Five less than smart reasons to start a business

Many people think of entrepreneurship as living the dream. There’s a lot of literature and social media hype encouraging people to quit their jobs and start businesses. Friends and family tout it as the path to financial freedom with being your own boss, dictating your hours, and being stress-free as the main benefits. However, those who run businesses will tell you that this will not happen from day 1. As you ponder starting a new business, let’s talk about some reason reasons that could lead to failure.

  1. For freedom and to work fewer hours

It is a lie! If anyone ever told you running a business involves less work, they are either lying or are not successful. Blunt but true. Starting and running a business requires your investment in both time and money. Whether you start it as a side hustle or a primary source of income, if you want it to be successful, you have to face the fact that you will need to sleep, eat, and breathe the business. Participating in all the business operations is even more essential when setting up. You get to know what it takes to create the product, understand your sales cycle, get feedback from your customers, understand the finances and streamline the operations. It doesn’t sound like much sleep or vacation time will be available, right? As the life-giver to the company, accept that only your work sustains the business; when the work stops, the money stops coming. In time, you can hire people to take charge, but you still have to put in the hours.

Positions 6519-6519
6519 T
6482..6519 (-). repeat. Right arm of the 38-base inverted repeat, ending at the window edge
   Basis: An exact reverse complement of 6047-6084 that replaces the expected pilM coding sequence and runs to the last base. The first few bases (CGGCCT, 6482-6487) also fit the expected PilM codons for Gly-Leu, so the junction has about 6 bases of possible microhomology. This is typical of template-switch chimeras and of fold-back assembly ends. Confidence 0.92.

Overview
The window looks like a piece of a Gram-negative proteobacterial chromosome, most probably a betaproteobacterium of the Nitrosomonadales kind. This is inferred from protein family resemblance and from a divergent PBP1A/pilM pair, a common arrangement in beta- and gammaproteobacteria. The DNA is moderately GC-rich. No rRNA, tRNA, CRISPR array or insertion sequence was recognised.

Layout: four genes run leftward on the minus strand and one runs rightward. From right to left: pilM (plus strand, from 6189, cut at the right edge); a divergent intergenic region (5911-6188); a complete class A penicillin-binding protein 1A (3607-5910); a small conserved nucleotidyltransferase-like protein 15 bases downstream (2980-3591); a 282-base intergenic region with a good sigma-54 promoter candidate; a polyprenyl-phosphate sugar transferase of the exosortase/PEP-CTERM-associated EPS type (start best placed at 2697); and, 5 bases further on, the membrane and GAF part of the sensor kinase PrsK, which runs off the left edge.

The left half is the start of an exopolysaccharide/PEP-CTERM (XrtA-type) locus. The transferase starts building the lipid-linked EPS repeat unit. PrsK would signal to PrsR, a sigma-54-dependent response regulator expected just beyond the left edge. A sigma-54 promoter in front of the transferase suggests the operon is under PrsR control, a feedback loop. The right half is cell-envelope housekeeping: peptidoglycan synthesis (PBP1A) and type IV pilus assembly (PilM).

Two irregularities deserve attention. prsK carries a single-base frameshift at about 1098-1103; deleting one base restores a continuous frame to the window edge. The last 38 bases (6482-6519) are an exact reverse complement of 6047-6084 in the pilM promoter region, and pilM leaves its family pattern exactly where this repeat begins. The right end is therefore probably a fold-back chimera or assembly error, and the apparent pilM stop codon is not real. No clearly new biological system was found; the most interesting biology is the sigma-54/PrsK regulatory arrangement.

1. To set up a spouse, family member or friend

This one is not obvious. In fact, you probably recoiled and made a face as you read it. I’m not saying it won’t work but more than likely it ends in either financial disaster, a ruined relationship or both. We’ve all wanted to, done it or seen it done by someone you know. A person investing into a business for the sake of helping a family member or a romantic partner get on their feet. Often, it is a proposal made on a whim with very little planning. It ends up being more of busy-ness than a business. For the most part you will find that there is no real sense of loss for the other party because they treat it as a pocket money machine or a way to keep busy and rarely thrive because they prefer the status quo. More importantly you will find that instead of using funds for actual profitable investments and savings, you keep throwing good money after bad because the emotional connection with your “business partner” provides a revolving bailout. So, what happens in a couple of months or years? You realize you have saved nothing and made nothing, if anything, you’re probably in debt and are met with entitled demands for more. It causes resentments and stress to the relationship and double tragedy in the end. Not to say that all such businesses are doomed to fail – just appreciate that the purpose of a business is to make a profit or meet a need.

  1. Get rich quick